In a new video from Yabla, Adriano tells us about a book he wrote. He uses the verb importare (to matter, to be important) a few times. Importare sounds much like the English adjective “important,” but it’s a verb, and needs to be handled accordingly. If you’re not familiar with importare, take a look at this lesson about it. Adriano adds the indirect object pronoun a me/mi to importare, to mean that something does or doesn't matter to him. It’s a little stronger and more personal than non importa (it doesn’t matter).
Ma questo a me non importa.
But this doesn't matter to me.
Caption 5, Adriano - Indietro non si tornaPlay Caption
He could also have said, ma questo non m'importa.
Another verb he uses is vivere. It means “to live” but also “to experience,” so see this lesson about how Italians use vivere.
Bisogna vivere il presente in maniera intensa.
One needs to experience the present in an intense way.
Caption 47, Adriano - Indietro non si tornaPlay Caption
Let’s talk for a moment about the title of Adriano’s book, Indietro non si torna (One Can’t Go Back). First of all, he turns the phrase around to put the emphasis on indietro (back, backwards). He could have entitled it Non si torna indietro and it would mean the same thing, but it would have less impact. The emphasis would have been on non (not).
He uses the impersonal form of the verb tornare (to return, to go back). The impersonal form is peculiar to Latin-based languages and is used quite a bit in Italian, but can be difficult for learners to grasp. See these lessons about the impersonale. To express the same idea in English we often use the passive voice, or, especially in the negative, a general “you” that means anyone and everyone. Although not used much in conversation, English also employs the neutral "one" in the third person singular for the same purpose. In the negative impersonal, the implication is that you shouldn’t or can’t do something. So, we might freely translate Adriano's title as "You can't go back," or "There's no going back."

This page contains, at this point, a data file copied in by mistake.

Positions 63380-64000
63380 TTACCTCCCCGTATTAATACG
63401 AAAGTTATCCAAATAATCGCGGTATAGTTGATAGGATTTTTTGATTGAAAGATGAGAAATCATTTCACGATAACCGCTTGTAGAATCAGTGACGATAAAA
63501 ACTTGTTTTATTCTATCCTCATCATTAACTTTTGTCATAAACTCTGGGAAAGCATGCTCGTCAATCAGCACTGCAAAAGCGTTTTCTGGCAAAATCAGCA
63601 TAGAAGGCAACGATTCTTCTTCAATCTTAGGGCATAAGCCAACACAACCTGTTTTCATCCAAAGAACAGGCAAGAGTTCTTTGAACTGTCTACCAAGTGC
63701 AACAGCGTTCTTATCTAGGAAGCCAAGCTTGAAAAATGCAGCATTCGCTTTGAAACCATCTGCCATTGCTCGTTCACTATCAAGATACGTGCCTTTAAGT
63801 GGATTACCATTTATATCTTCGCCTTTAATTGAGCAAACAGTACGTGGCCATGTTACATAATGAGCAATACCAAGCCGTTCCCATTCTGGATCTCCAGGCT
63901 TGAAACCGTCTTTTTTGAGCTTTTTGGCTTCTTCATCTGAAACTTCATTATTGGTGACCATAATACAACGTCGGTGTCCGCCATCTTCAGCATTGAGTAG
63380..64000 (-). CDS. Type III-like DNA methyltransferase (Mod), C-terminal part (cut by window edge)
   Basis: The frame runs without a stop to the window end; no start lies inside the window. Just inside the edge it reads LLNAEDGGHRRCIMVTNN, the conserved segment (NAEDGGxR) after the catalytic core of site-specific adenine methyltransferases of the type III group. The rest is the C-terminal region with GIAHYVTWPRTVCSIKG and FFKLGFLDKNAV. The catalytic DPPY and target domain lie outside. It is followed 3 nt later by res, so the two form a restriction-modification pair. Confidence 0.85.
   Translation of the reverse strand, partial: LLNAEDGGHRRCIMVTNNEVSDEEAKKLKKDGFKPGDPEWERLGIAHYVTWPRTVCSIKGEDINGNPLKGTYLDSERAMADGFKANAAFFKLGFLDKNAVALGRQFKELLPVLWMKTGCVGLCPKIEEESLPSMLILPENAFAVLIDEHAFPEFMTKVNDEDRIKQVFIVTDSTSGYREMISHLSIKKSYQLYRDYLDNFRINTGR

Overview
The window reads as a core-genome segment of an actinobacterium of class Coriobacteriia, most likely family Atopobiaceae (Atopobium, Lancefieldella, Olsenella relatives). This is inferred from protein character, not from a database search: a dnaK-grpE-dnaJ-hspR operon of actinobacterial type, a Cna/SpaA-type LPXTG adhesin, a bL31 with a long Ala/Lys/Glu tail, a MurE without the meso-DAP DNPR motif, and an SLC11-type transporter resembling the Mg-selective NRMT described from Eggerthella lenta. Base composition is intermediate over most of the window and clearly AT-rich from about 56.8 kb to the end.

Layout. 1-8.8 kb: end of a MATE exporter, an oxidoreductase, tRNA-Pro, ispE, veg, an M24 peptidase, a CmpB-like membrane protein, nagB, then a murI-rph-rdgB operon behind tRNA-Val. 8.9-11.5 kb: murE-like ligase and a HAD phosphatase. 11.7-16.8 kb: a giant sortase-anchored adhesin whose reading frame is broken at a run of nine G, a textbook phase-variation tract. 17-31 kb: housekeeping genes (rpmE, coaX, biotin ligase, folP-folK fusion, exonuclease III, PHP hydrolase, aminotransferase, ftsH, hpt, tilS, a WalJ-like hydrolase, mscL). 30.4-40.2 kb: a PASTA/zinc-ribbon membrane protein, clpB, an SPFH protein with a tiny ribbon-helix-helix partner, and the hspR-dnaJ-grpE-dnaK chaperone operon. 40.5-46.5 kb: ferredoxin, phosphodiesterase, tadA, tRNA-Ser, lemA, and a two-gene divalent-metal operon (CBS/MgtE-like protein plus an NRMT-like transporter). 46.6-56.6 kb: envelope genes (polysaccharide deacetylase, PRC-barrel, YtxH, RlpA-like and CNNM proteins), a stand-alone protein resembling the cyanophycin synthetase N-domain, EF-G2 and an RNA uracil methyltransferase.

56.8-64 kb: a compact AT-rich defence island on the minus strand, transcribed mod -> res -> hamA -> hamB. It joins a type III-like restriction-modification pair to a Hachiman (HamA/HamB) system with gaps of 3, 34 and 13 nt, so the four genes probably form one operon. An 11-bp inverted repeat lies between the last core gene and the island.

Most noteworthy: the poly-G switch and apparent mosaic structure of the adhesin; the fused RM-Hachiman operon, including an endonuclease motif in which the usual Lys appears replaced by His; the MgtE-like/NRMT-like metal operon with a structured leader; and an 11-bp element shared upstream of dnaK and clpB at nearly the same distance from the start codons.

"A me mi" non si dice.
"To me I" isn't said [you shouldn’t say, you can’t say, you don’t say, one doesn't say].Play Caption
Note how Italians change the word order where in English, it's less common. If we turn the Italian sentence around, it's clearer.
Non si dice "a me mi".
One doesn't say "to me, I."
In an impersonal positive statement, we often use “they” or the passive voice in English.
Si dice che qui il sole spacca le pietre.
It's said [They say] that here, the sun splits rocks.
Caption 41, Adriano - Le stagioni dell'annoPlay Caption
Hopefully, these words about Adriano's video have helped you understand some of the contents a bit better, or have reinforced what you already knew. Keep up the good work, and thanks for reading.
To watch other videos featuring Adriano, just do a search with his name. His videos are generally easy to understand, by way of his clearly articulated and well-paced way of speaking.